RA, SURYA, RANGI, ATEA MYTHS OF SUN GOD Sunil Deepak, 2003

Ra, Surya, Rangi and Atea are some of the names for the Sun God in the ancient myths from different continents.

Myths about the Sun God are one of most common feature of ancient myths about birth of life on earth. This is true for most of the ancient people from different continents. How do those myths compare with scientific knowledge and explanations about the birth of planets including the earth? In other words, do these myths reveal that even if our ancient progenitors lacked a "scientific understanding", they were aware of evolutionary paths of earth and other planets? If yes, how did they get this understanding? Personally, I am skeptical about theories concerning spaceships and higher-life forms coming to earth to share the secrets of universe with the mankind. However, I do believe that understanding, learning and "scientific" advancement can be approached through different social-cultural paradigms.

Comparing ancient myths from different parts of the world can be interesting for another reason - given the distances and isolation between different groups of people, finding common features in the myths can give an idea of common origin Sun mythsof and/or contacts between different groups.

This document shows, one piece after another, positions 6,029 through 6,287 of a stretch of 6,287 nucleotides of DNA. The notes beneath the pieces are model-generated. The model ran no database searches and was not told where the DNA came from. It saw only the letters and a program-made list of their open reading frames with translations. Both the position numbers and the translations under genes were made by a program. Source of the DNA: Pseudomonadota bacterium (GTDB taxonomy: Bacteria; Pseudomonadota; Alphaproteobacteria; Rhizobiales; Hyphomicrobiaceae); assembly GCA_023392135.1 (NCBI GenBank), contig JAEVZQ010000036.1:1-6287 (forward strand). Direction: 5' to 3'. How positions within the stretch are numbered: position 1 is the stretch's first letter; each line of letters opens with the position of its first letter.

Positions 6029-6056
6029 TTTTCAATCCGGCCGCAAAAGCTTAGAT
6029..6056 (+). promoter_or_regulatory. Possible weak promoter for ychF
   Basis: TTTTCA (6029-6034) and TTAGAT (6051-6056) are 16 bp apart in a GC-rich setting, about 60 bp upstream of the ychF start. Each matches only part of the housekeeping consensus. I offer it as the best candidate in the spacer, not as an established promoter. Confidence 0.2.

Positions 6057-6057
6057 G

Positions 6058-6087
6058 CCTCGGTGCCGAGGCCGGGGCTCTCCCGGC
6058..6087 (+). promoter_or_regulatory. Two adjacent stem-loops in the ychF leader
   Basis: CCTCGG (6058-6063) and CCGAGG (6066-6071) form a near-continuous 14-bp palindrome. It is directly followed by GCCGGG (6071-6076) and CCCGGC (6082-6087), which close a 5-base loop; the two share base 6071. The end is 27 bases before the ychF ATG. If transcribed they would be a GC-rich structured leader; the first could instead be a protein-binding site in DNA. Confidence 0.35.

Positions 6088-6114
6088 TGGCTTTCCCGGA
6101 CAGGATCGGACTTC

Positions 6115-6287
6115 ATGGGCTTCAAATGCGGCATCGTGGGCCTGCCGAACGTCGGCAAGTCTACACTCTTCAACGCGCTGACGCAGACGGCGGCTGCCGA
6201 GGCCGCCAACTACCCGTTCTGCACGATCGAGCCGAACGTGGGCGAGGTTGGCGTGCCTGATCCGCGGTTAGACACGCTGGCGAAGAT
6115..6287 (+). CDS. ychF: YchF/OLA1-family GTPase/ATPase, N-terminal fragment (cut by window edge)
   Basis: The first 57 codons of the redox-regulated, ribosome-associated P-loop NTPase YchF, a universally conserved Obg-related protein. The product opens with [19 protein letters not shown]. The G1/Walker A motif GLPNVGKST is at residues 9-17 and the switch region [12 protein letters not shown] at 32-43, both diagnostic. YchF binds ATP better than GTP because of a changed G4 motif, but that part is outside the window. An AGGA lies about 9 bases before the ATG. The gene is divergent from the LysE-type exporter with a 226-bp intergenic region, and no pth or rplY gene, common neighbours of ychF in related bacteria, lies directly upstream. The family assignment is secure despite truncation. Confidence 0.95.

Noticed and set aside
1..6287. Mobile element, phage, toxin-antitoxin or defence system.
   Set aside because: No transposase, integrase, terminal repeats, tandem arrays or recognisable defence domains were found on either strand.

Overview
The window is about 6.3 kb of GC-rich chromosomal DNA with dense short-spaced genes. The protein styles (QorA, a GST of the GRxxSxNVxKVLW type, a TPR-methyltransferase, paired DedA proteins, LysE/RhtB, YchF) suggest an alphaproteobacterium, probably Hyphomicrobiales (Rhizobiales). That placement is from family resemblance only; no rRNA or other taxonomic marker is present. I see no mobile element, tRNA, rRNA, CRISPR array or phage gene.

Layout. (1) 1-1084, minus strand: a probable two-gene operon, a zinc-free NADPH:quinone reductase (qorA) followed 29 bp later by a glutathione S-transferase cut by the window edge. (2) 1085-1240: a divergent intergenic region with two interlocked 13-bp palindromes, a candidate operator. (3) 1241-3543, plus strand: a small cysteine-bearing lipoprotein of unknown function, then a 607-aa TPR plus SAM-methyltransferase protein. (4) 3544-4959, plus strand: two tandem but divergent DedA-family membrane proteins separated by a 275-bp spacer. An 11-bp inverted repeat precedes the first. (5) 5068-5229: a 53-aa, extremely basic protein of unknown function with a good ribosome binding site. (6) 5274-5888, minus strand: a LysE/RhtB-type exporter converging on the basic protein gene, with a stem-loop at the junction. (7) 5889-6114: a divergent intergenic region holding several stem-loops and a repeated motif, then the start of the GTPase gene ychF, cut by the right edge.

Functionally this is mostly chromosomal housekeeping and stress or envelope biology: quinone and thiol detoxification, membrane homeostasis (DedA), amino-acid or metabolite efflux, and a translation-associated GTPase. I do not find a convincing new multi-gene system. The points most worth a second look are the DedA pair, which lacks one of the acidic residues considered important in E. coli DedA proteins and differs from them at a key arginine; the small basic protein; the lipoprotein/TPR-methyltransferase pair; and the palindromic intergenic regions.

This article considers ancient myths from different parts of the World and mainly focuses on two cultures - Indian and Egyptian.

Our ancestors thought that the earth was the center of the world, and the sun and the stars all revolved around it. At least, this was what medieval Europe believed till Galileo came up with his theories questioning this belief. However the myths of other cultures have many other explanations about the relationship between the sun and the planets.

Ra in Egyptian myths

Ra is the Sun God in the Egyptian mythology. Ra's mother was Neith and his wife was Mut. His children were Athor, Mu and Mat. Ra was also creator god, who created the divine pair Shu and Tefnut, the parents of Geb (earth god) and Nut (sky goddess).